• Start a clan web page. Make it all l33t so that when people come they realize there's no way you'll ever let them into the clan. The page must make them WANT to join, though, so make sure it has lots of custom graphics and nifty game screenshots.

Once you have all the best players in the Q3A world and all the newbies hating your guts, congratulations! You have created a Quake 3 Arena clan. Enjoy your godly position and the big compressor you've attached to your ego!

It was probably a bad idea to come to Quake III Arena so late. Indeed, by the time I actually got around to inserting the CD into my drive and clicking the relevant buttons, I had already played through - and loved - some of its descendants. One of the most popular engines to have been licensed, it forms the basis for such luminaries as Return to Castle Wolfenstein and Jedi Knight II; impressive children indeed. But how does the parent compare? One of the most popular online FPS games of all time must, surely, be worth playing? Eager to find out what I'd been missing, I set about giving it a go.

Quake III Arena is, as its name suggests, the third of the Quake series, but the first to explicitly promote multiplayer as its raison d'être. Previous games in the series have had a single-player campaign, which while never being the most well-fleshed out of stories, were still worth a play and were by the by enjoyable. Quake III dispenses with that; its offline component merely sets up a number of different predefined arenas populated by bots, to be played through in sequence. In addition, the usual 'instant action' mode is provided for, allowing the player to pick a map and play with bots to their heart's content.

Speaking of bots: the game comes with plenty to choose from, with a wide range of models and skins to pick from. Some are culled from iD's history: the Doom marine makes an appearance, as do representations of Quake and Quake II's player characters.

Equally well-represented are the game's weapons, with many taking direct cues from earlier titles. There's the typical Quake rocket launcher (point at enemy, admire new red wallpaper), the grenade launcher (complete with satisfying Quake sound effects), and the railgun for those with a fondness for sniping. Even Quake's lightning gun returns, reminding us all why playing with high voltages is dangerous, if compelling to watch from a safe distance.

There's a remarkably large range of maps shipped with the game, and although the visual style is hardly diverse - pentagrams, fire, and lava all present, as per iD Level Design Guideline #23 - each map has a distinctive feel, and many bring fresh challenges to the player. Q3DM10, for example, apes Unreal's "healpod" level, providing a chamber players can use to heal themselves (while providing a perfect location for their foes to find them). Few of the maps will leave the player finding unique, only-in-Quake-III touches, but by and large they're professionally designed and play well.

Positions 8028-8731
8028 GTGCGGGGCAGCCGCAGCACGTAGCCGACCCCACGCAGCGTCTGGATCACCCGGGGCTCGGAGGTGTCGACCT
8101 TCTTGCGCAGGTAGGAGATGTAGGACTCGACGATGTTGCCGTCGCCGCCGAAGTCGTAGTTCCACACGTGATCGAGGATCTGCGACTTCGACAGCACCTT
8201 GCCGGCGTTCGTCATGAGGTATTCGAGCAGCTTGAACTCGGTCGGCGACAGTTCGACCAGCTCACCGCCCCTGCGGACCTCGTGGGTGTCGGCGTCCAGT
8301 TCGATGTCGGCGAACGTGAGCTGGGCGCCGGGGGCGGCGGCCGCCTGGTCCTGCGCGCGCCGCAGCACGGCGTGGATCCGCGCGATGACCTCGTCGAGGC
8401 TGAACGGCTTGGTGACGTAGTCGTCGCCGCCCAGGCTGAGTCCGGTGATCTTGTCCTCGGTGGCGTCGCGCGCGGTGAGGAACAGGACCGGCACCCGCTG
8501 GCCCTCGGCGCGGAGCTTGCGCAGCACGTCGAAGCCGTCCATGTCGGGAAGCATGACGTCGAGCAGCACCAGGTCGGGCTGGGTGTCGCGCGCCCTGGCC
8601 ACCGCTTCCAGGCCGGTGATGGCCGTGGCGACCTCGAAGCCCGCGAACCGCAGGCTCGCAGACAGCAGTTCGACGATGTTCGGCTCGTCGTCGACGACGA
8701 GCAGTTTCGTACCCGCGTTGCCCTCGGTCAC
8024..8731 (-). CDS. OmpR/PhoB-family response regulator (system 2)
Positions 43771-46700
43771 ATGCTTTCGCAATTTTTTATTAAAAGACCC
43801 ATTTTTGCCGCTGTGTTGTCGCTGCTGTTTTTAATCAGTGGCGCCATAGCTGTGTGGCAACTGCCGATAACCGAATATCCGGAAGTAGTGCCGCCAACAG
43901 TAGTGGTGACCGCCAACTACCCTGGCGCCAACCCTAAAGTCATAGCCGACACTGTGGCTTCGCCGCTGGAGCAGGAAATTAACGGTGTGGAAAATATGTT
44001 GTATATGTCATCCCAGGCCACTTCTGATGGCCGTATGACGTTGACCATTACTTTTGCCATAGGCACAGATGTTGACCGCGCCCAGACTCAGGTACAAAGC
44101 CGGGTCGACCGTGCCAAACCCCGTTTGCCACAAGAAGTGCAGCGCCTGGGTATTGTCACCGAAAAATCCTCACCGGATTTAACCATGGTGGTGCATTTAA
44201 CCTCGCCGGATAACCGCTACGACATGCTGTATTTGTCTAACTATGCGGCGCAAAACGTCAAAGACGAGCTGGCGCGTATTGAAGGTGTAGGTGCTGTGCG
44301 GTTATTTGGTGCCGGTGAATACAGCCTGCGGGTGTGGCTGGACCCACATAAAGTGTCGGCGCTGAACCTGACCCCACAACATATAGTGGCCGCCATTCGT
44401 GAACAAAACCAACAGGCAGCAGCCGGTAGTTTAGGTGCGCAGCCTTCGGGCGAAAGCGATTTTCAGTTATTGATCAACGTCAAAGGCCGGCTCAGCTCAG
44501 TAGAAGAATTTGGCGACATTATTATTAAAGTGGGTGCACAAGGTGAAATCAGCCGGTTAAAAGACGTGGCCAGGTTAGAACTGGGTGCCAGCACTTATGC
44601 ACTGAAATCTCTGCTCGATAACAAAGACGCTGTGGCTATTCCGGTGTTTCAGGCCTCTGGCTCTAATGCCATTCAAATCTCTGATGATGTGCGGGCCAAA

By this point, you're probably wondering, "Golly, Oberon, you sound really enthusiastic about this game. Why did you give it such a low score?", to which I would reply that it serves you right for skipping to the end of the review.

The fact of the matter is this: I found Quake III simply not very much fun to play. On paper, it should be elementary: iD are one of the masters of the art, having brought us fantastic FPS games every few years and effectively creating deathmatch as we now know it. They are, presumably, good at their jobs. And as a technical achievement, the game is perfectly competent.

Yet I can't shake the notion, after ten minutes or so playing, that I'd really rather be doing something else. My chief argument in favour of this would be the words 'Unreal Tournament'. Everything Quake III does, UT one-ups, with the sole exception of sheer graphical prowess; Quake III still looks quite impressive, while UT (despite its many charms) hasn't aged quite as gracefully.

Offline play, which to me still holds many joys, is barely comparable. Where Quake III has a barely-concealed ladder with barely a paragraph of explanatory text to tell us why we're running about gibbing everyone, UT presents a much more enjoyable campaign, with multiple ladders for each variation of gameplay (deathmatch, capture the flag, and so on), with individual trophies for their completion and a hugely satisfying final boss. Quake III's single player is tedious; defeat one set of opponents, and you move straight onto the next, with no variation to be seen; not even CTF or team deathmatch. Disappointing.

The weapons in Quake III feel unsatisfying, too; the rocket launcher has punch, but many (such as the shotgun) have no feeling to them, and seem to be highly arbitrary when it comes to actually using them. To this day I cannot quite work out how the shotgun seems to be utterly lethal one minute from across the room, and yet the next fails to graze my opponent point blank. By comparison, UT's arsenal boasts a clutch of weapons which almost universally (save, alas, the Ripper) feel much more exciting.

Unreal Tournament boasts voice taunts from its bots, whereas Quake III can only provide written responses, as if the bots had typed them in, which may have been a shade more realistic given the general lack of voice chat in online games at the time, but does betray a desire on iD's part not to allow a bot backchat gap.

Really, the biggest criticism I can level at Quake III Arena is, again, that I simply do not find it particularly fun to play. While this opinion probably makes me about as popular as malaria in sub-Saharan Africa (That's enough - taste and decency Ed), it remains my continued and unrelenting feeling as I plow through another grimy, brimstone-tinged map, shooting the same bots over and over, wondering quite where iD went wrong. 6/10; and honestly, I expected a lot better.